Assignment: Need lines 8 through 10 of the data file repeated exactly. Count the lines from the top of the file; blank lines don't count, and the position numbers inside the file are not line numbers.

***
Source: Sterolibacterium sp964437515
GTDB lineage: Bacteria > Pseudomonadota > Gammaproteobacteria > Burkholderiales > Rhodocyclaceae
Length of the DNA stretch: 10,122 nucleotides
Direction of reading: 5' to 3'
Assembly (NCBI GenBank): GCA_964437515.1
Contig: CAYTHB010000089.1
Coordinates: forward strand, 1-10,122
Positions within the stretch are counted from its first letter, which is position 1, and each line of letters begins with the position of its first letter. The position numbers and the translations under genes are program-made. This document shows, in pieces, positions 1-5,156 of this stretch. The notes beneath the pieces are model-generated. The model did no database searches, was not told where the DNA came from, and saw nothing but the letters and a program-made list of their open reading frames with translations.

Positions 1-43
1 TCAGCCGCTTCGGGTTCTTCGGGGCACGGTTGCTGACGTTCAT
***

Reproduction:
Positions within the stretch are counted from its first letter, which is position 1, and each line of letters begins with the position of its first letter. The position numbers and the translations under genes are program-made. This document shows, in pieces, positions 1-5,156 of this stretch. The notes beneath the pieces are model-generated. The model did no database searches, was not told where the DNA came from, and saw nothing but the letters and a program-made list of their open reading frames with translations.

Positions 1-43
1 TCAGCCGCTTCGGGTTCTTCGGGGCACGGTTGCTGACGTTCAT